Designing the perfect big day route is not an easy task. For a few years we thought that combining both east and west would be the optimal way to go. However, with only 12 hours of daylight, time is a limiting factor. It would take at least eight hours just to drive from the Amazon basin to the western lowlands. Driving during the night between the two would allow a team to combine both ecosystems, but this setup would never work in a single calendar day.
We pivoted to the great potential of Ecuador’s east-slope along the Cosanga-Narupa transect. The annual Christmas Bird Counts held in Cosanga, Napo province, in recent years had seen claims of counts (with many teams of dozens of observers, spread out and working together) surpassing 500 species. For years our team members had been birding the eastern foothills and subtropics of this region (Rudy and Mitch even residing there), so we knew this was a key area. Unfortunately, construction of the highway from Quito to Tena has adversely affected the birding along this transect, but from a big day perspective, it was actually an advantage as driving times were halved from about eight hours to less than five.
In early March 2015, Dušan and Rudy picked up the topic of doing an Ecuador big day together and they came up with a simple conclusion: “let’s just do it”. In what ended up as a trial run for their record day, Tuomas Seimola had flown in from Finland, an enormous advantage, as Tuomas is an extremely skilled spotter. During this first effort, we learned the advantages of having a non-participating companion aboard. Peter Joost joined us, helping with many things like catering but conforming with ABA rules, he was not allowed to point out birds to us during the count. After a couple of days scouting Rudy, Tuomas and Dušan set out on 8 March, and while the night birding went well, the weather at the dawn chorus site was a disaster, with constant rain. Since we were all free the following days, we postponed our effort to the next day. At 13:00 we drank a few beers at Yanayacu Biological Station and since we had been birding intensely from midnight onward it was super easy to fall asleep. The alarms woke us up at 23:45 and because our internal clocks had been adjusted completely, we were more than awake and ready for another big day run! The weather was much better on the 9th and we tallied a total of 335 bird species. This first effort provided us bronze medal status, regarding the world title, but we knew with better preparations more was in store.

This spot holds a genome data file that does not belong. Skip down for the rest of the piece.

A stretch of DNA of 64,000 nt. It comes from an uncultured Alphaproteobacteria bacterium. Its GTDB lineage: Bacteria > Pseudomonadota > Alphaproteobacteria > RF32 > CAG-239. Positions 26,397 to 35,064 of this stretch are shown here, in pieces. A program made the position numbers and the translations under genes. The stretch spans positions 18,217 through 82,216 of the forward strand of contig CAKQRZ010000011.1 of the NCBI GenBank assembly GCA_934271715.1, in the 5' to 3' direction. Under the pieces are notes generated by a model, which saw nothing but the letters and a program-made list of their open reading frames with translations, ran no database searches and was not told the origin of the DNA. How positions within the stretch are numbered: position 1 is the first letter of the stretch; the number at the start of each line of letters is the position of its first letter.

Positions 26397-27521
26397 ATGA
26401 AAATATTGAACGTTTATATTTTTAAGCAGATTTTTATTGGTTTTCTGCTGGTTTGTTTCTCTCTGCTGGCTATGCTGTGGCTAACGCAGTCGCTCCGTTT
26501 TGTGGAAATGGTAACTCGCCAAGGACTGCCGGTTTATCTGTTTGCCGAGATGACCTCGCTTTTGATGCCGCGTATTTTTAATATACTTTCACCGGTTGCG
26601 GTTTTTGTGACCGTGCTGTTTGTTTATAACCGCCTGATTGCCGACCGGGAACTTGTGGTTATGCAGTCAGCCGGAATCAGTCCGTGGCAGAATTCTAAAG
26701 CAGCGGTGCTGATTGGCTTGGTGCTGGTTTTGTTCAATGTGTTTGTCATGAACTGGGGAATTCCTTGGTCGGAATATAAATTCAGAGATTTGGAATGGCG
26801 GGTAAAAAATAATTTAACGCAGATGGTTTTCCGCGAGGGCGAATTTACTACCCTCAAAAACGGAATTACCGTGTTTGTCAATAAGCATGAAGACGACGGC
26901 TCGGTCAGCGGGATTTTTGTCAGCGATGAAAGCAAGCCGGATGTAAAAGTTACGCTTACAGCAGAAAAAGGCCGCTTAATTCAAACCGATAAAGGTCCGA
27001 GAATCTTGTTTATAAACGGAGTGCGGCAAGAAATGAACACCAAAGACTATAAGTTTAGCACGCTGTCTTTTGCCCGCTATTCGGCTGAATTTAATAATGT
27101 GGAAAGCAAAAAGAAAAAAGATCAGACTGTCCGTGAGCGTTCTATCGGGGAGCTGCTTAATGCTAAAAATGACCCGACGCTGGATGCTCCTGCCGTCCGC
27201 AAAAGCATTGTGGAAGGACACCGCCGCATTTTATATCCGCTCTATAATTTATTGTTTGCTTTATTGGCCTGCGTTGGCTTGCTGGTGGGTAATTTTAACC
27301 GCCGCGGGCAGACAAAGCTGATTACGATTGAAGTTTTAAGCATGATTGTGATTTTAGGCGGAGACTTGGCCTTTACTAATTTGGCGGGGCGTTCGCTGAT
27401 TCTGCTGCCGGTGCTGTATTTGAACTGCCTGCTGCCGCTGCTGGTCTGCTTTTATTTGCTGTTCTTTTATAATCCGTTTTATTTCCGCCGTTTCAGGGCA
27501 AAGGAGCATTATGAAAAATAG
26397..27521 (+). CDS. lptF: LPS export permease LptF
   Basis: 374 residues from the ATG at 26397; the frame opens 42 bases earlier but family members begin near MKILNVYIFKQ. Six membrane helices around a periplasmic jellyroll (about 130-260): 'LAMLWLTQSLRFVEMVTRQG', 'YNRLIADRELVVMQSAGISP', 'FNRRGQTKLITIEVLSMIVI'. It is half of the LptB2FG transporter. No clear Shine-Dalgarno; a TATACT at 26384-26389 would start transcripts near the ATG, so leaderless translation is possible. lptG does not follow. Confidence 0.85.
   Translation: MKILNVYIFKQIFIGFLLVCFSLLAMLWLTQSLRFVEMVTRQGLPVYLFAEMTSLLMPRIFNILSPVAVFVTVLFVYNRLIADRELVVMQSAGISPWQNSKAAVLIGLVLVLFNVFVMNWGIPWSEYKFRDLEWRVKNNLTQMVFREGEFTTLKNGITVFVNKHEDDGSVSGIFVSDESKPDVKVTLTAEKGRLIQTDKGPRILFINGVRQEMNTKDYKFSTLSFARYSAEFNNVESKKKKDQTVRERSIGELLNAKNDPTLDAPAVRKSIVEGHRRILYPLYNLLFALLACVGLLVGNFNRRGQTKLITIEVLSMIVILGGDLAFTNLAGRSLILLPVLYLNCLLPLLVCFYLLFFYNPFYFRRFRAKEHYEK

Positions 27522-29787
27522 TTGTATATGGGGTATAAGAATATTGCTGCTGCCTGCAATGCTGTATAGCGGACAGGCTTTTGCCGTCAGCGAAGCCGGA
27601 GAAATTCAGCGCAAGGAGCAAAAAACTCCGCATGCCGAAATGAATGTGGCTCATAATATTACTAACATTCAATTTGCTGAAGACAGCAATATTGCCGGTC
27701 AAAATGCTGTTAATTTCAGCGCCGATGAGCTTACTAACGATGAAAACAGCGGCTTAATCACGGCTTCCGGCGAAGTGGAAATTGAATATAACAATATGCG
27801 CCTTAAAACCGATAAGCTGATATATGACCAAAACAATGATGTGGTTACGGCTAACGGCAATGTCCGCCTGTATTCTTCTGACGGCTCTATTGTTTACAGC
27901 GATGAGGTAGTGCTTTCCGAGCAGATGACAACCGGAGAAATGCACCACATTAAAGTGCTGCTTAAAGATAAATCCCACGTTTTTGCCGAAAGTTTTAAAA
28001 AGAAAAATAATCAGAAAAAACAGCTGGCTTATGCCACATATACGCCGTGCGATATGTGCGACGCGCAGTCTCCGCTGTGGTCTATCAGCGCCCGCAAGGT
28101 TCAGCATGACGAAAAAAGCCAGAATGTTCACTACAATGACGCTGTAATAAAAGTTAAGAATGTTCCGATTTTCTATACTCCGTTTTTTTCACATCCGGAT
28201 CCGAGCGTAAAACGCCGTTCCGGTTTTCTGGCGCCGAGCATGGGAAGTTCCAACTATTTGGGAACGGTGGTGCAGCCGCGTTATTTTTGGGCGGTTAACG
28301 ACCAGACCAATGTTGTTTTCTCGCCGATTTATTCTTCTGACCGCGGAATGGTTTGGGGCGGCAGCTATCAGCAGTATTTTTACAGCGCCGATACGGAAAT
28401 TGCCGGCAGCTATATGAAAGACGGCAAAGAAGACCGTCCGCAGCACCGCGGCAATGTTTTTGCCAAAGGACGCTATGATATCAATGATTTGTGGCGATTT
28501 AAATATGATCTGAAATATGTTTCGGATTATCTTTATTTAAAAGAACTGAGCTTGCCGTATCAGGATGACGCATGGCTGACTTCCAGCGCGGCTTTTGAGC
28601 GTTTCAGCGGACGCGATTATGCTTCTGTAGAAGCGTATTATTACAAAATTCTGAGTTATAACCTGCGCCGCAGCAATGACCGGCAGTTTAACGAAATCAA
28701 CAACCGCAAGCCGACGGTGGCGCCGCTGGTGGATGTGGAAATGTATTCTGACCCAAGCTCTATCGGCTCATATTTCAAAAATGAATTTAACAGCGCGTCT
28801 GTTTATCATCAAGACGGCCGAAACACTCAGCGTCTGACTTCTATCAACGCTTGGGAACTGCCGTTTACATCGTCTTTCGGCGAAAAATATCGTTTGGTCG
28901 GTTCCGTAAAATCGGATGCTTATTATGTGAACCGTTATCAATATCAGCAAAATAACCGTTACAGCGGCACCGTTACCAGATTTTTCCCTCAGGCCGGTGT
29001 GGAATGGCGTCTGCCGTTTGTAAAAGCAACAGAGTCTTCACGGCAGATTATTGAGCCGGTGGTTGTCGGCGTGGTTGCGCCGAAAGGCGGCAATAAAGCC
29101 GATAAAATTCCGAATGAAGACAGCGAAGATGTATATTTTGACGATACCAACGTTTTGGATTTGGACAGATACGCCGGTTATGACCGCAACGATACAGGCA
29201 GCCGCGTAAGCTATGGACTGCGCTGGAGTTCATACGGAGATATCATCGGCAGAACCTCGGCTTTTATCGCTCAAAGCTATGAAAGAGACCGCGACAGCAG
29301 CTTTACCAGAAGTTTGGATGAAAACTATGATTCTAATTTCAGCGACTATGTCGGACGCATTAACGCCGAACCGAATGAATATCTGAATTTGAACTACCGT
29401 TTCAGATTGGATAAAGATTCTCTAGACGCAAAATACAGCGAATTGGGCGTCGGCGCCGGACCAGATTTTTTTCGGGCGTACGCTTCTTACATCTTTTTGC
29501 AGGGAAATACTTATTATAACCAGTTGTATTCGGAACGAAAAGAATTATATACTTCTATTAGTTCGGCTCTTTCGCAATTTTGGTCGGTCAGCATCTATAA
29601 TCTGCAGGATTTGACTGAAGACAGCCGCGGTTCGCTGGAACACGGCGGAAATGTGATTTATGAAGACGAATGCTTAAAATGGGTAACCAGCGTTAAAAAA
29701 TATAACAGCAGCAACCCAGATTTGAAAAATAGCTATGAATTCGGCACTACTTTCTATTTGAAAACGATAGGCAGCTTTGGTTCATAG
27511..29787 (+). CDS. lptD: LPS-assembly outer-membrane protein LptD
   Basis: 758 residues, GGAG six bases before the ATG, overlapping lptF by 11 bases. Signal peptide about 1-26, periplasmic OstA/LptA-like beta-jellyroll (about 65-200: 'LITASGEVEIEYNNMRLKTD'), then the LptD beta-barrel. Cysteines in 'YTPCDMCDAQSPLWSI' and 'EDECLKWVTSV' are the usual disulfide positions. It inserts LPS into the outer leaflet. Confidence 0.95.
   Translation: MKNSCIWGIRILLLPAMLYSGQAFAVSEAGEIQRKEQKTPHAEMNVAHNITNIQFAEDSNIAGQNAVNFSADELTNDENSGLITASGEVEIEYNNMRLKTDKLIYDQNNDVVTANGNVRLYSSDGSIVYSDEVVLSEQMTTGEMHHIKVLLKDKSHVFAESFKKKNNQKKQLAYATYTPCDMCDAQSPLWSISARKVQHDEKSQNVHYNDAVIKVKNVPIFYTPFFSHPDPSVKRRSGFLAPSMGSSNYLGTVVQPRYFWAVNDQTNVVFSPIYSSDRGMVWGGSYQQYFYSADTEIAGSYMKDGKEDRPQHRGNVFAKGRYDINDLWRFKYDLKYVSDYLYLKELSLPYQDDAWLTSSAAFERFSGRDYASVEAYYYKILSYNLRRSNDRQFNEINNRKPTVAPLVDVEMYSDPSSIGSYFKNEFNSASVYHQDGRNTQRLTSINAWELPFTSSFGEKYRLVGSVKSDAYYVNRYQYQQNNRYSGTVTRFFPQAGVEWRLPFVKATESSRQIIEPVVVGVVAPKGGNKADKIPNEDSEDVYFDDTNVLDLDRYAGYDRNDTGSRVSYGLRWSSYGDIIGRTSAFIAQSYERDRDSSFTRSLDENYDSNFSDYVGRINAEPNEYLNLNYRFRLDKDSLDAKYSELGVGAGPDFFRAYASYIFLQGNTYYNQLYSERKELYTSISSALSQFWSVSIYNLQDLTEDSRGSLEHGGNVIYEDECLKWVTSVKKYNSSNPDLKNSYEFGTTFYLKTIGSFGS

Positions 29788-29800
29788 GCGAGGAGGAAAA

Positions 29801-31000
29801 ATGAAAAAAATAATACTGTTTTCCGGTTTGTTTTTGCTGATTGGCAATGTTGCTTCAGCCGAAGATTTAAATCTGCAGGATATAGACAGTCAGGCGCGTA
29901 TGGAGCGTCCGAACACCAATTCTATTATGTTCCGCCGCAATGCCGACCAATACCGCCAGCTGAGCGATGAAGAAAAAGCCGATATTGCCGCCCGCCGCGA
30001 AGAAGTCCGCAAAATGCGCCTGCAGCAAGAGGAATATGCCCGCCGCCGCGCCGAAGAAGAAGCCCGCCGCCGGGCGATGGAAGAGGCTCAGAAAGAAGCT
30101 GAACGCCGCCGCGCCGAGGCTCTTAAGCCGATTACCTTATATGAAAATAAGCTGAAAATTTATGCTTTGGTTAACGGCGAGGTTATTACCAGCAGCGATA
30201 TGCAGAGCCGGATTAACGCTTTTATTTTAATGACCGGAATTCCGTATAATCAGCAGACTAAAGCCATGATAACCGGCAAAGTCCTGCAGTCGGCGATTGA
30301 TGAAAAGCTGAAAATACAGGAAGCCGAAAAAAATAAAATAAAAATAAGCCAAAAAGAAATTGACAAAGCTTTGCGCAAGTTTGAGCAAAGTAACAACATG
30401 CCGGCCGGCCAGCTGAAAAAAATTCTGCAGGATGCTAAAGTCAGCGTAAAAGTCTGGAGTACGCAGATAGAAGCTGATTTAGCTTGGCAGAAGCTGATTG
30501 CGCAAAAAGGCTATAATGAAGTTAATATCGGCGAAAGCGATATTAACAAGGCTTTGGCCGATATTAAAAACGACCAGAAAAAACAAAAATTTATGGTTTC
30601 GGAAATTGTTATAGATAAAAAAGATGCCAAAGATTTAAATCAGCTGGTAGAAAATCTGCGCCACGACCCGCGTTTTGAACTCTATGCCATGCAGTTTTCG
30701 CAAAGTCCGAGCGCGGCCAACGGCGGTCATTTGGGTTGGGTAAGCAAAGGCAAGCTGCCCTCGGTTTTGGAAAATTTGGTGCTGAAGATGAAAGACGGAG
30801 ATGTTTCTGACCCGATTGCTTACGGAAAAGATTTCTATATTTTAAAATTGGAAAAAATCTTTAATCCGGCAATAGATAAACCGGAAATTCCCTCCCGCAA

Over the coming weeks, another attempt on the record gathered steam. Rudy started a small fund raising webpage which worked out well and with the donations of friends, our second attempt came to fruition. Tuomas decided to fly over from Finland again, but there was no doubt we needed an extra pair of eyes and ears. As luck would have it, we were able to recruit “magic” Mitch Lysinger, an expert recordist and Ecuador birder, who was able to get time off and strengthen our squad. George Paul was invited also as a non-participating companion and official witness of the big day. He flew in from the US to document the entire 24-hour effort with high-tech recording and video equipment. By doing this, our big day effort would become auditable and more credible than non-documented efforts, thereby setting a new standard for serious world record big day attempts.